4 ) “What is missing is real social engagement, [..] if necessary challenge, the values and beliefs of many Muslims, but as part of our normal national conversation.”
    The first problem is that these conversations have already taken place and are mostly done. The conversation about homosexuality for example in the West is mostly over. Avenues for conversations would only open up by introducing new controversial policies like the transgender bathroom bills in the US, which is part of the cultural war against LGBT people of the religious right but also means that the religious right in the US is willing to engage on the issue. So in order to engage the Muslim community you would need to make a law that forces the Muslims to engage like demanding that 5 % of all imams have to be openly gay otherwise the mosques would be fined. But such a law proposal would not work for a number of reasons. One of which is that the Muslims are actually not willing to engage with society on these issues which is the second problem. That problem also blocks the second avenue which is discussing these issues (like homosexuality) in school. (This does also not work for a number of reasons.) To force it on the students would just lead to more Muslim students diffuse into faith schools where the values of the students are not challenged.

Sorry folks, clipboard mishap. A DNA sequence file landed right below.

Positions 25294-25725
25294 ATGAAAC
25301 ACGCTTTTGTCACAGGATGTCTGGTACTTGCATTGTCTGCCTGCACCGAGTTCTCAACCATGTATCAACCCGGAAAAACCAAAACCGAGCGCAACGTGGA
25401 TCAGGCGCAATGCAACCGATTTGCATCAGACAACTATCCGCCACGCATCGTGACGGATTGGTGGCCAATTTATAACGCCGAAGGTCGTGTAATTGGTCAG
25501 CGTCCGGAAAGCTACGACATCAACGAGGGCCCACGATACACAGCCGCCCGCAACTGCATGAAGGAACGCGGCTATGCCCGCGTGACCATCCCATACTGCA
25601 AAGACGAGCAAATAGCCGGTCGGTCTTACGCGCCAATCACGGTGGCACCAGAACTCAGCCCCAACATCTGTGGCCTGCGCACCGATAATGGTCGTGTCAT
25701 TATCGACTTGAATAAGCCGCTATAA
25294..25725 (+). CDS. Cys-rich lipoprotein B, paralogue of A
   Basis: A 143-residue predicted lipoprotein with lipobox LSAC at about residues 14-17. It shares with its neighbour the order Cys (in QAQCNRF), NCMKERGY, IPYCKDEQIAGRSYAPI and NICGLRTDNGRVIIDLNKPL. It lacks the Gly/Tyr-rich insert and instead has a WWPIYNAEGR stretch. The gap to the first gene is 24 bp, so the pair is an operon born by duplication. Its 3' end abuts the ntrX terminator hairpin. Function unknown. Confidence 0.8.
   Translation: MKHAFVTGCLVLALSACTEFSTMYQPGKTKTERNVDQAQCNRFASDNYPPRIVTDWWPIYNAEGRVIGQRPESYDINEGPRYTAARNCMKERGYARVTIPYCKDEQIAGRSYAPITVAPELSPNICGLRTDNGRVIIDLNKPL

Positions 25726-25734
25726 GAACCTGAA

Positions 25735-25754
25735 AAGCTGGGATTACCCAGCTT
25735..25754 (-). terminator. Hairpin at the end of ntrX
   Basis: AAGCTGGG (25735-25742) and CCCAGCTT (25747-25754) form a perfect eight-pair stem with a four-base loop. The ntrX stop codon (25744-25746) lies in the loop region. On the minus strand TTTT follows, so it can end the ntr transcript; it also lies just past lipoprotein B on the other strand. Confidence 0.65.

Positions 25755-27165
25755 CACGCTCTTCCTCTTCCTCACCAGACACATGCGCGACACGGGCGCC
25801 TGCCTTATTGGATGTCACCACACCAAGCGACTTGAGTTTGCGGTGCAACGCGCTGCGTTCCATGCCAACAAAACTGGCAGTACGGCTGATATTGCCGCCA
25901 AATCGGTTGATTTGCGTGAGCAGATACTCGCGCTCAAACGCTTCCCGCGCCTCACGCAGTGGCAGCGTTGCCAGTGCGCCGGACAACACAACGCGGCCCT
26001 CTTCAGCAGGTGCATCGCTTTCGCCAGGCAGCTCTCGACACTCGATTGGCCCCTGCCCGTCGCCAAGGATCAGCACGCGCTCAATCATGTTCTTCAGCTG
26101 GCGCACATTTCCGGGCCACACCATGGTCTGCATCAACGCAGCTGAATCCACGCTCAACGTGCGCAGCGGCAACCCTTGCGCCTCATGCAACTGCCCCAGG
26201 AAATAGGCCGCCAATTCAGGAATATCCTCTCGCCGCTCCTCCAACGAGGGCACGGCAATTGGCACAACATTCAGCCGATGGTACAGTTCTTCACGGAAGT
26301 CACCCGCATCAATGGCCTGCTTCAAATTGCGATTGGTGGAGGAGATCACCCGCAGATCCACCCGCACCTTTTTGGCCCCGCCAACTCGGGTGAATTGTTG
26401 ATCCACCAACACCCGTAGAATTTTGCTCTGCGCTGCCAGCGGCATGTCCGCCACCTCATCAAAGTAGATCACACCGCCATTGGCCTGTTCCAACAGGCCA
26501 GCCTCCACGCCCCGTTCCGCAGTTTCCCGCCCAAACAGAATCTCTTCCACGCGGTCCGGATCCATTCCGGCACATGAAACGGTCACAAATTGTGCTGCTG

5) “It is that, for many Londoners, his faith was irrelevant to the way they cast their vote.”
    Actually the majority of Muslims voted for him only because of his faith and despite his (liberal) political positions.

    • “Actually the majority of Muslims voted for him only because of his faith and despite his (liberal) political positions.”

      I’d ask how can you possibly prove that point? You don’t obviously have access to “the majority of Muslims”.
      While Galloway did very bad, I saw MPACUK (Muslim Public Affairs Committee), pushing him over Khan.

      You might be correct, but I can’t see how you can state it as a fact.

    • 1) Actually, I wrote that in the 1970s and 1980s ‘British society was conservative on issues such as homosexuality’, and that as British society became more liberal, ‘large sections of Muslim communities changed in a more conservative fashion’. (Incidentally, while homosexuality was decriminalized in 1967, attitudes only truly began to change much later – remember the Tories’ Section 28 in the 1980s?)